“These fears are not merely imaginary specters terrifying secluded doctrinaires. It is a fact that no paternal government, whether ancient or modern, ever shrank from regimenting its subjects’ minds, beliefs, and opinions. If one abolishes man’s freedom to determine his own consumption, one takes all freedoms away. The naïve advocates of government interference with consumption delude themselves when they neglect what they disdainfully call the philosophical aspect of the problem. They unwittingly support the case of censorship, inquisition, religious intolerance, and the persecution of dissenters.”
Strong words, but earned ones. And highly relevant today, as governments are rapidly progressing from “we must mandate public health measures” to “we must censor and persecute those who defy and speak out against our public health measures.”
Those who advocate for the government’s ability to deprive humans of their freedom on the basis of consumption in effect promote a wide array of injustices and human rights violations. There is simply no gray area here.
Human Action wasn’t the only place Mises appears to be writing from the grave for our modern times. In his work, Liberalism he says the following:
“We see that as soon as we surrender the principle that the state should not interfere in any questions touching on the individual’s mode of life, we end by regulating and restricting the latter down to the smallest detail. The personal freedom of the individual is abrogated. He becomes a slave of the community, bound to obey the dictates of the majority.”
Think how this applies to the increasingly intolerant conformity culture we see mounting in the age of COVID. He continues:
“It is hardly necessary to expatiate on the ways in which such powers could be abused by malevolent persons in authority. The wielding, of powers of this kind even by men imbued with the best of intentions must needs reduce the world to a graveyard of the spirit. All mankind’s progress has been achieved as a result of the initiative of a small minority that began to deviate from the ideas and customs of the majority until their example finally moved the others to accept the innovation themselves. To give the majority the right to dictate to the minority what it is to think, to read, and to do is to put a stop to progress once and for all.”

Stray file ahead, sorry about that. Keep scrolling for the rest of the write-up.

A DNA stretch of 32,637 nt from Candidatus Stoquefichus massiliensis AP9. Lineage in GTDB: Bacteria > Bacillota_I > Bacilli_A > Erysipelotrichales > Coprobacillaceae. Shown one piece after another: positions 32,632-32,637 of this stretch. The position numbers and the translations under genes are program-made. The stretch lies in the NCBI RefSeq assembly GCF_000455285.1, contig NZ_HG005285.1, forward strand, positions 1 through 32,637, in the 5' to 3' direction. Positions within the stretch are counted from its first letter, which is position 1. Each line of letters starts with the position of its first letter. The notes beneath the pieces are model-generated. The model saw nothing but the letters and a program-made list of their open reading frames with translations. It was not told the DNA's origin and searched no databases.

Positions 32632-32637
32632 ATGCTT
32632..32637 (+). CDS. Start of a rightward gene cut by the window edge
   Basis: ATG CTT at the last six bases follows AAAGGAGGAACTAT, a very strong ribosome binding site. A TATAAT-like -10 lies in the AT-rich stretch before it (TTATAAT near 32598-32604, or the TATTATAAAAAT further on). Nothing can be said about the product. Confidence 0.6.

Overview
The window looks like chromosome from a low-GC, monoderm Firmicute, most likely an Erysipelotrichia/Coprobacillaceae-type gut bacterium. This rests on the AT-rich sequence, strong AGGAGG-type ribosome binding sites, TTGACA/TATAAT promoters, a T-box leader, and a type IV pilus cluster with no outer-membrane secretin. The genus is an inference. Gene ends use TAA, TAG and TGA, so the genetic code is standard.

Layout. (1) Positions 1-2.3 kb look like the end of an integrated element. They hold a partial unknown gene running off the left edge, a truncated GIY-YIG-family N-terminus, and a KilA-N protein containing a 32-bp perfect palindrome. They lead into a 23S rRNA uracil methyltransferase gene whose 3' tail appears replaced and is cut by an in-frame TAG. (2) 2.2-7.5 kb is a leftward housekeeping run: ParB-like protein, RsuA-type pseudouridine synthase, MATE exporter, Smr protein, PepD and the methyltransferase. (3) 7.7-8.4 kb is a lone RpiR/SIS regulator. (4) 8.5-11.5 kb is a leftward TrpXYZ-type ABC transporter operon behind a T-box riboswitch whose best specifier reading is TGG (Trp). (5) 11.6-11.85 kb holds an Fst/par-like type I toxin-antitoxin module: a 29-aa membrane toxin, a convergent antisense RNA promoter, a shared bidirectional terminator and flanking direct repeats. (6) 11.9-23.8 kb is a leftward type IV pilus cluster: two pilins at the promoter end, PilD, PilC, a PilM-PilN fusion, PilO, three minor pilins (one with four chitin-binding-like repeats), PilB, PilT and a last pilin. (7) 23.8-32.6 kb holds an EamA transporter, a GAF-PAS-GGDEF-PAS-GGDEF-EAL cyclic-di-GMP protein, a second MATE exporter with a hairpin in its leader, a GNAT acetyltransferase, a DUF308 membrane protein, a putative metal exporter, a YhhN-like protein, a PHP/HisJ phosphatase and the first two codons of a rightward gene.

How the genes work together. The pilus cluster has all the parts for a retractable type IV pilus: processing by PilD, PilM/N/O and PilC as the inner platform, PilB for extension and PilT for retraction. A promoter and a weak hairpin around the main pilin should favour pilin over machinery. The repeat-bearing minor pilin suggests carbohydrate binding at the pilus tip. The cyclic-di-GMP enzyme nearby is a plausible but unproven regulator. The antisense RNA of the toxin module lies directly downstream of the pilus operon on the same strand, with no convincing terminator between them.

It is interesting that those who fancy themselves “progressives” are pushing for the world to come to an abrupt stop and for all individuals to bend their will to the national narrative they have chosen in this time.
Finally, from Mises:
“Let no one object that the struggle against morphinism and the struggle against ‘evil’ literature are two quite different things….The propensity of our contemporaries to demand authoritarian prohibition as soon as something does not please them, and their readiness to submit to such prohibitions even when what is prohibited is quite agreeable to them shows how deeply ingrained the spirit of servility still remains within them. It will require many long years of self-education until the subject can turn himself into the citizen. A free man must be able to endure it when his fellow men act and live otherwise than he considers proper. He must free himself from the habit, just as soon as something does not please him, of calling for the police.”
His writings are so spot-on and prescient, it’s almost eerie.
We do not have to like or condone another person’s actions. We don’t have to associate with them. But we must endure other humans acting and living as they see fit without going full Karen and calling the cops. When you argue for government force to violate an individual’s bodily autonomy in any manner, you stand on the side of gross injustice and human rights violations—just ask Brandon Rutherford who now faces jail time over his decisions about what he will or will not put in his body.
“I’m not taking the vaccine,” Rutherford told CNN. And he ought to have every right to make that decision.
This article was originally published on FEE.org